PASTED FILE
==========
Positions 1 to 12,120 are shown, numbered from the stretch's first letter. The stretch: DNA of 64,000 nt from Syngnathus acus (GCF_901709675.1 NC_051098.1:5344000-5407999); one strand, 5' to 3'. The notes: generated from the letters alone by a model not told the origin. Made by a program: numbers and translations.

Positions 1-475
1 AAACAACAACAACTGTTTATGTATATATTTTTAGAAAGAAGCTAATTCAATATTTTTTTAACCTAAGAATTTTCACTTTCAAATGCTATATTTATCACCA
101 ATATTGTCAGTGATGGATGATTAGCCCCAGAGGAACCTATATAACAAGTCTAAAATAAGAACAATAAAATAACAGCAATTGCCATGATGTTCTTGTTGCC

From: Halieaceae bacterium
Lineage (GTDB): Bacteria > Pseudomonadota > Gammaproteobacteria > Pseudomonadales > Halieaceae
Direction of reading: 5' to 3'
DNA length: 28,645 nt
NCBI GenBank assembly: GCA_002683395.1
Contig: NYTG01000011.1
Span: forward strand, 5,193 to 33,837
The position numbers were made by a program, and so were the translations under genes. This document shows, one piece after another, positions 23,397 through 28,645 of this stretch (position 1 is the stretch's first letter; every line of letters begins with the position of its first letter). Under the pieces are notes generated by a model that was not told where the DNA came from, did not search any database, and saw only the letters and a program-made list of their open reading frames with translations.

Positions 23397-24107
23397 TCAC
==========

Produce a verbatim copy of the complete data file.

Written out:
Positions 1 to 12,120 are shown, numbered from the stretch's first letter. The stretch: DNA of 64,000 nt from Syngnathus acus (GCF_901709675.1 NC_051098.1:5344000-5407999); one strand, 5' to 3'. The notes: generated from the letters alone by a model not told the origin. Made by a program: numbers and translations.

Positions 1-475
1 AAACAACAACAACTGTTTATGTATATATTTTTAGAAAGAAGCTAATTCAATATTTTTTTAACCTAAGAATTTTCACTTTCAAATGCTATATTTATCACCA
101 ATATTGTCAGTGATGGATGATTAGCCCCAGAGGAACCTATATAACAAGTCTAAAATAAGAACAATAAAATAACAGCAATTGCCATGATGTTCTTGTTGCC

From: Halieaceae bacterium
Lineage (GTDB): Bacteria > Pseudomonadota > Gammaproteobacteria > Pseudomonadales > Halieaceae
Direction of reading: 5' to 3'
DNA length: 28,645 nt
NCBI GenBank assembly: GCA_002683395.1
Contig: NYTG01000011.1
Span: forward strand, 5,193 to 33,837
The position numbers were made by a program, and so were the translations under genes. This document shows, one piece after another, positions 23,397 through 28,645 of this stretch (position 1 is the stretch's first letter; every line of letters begins with the position of its first letter). Under the pieces are notes generated by a model that was not told where the DNA came from, did not search any database, and saw only the letters and a program-made list of their open reading frames with translations.

Positions 23397-24107
23397 TCAC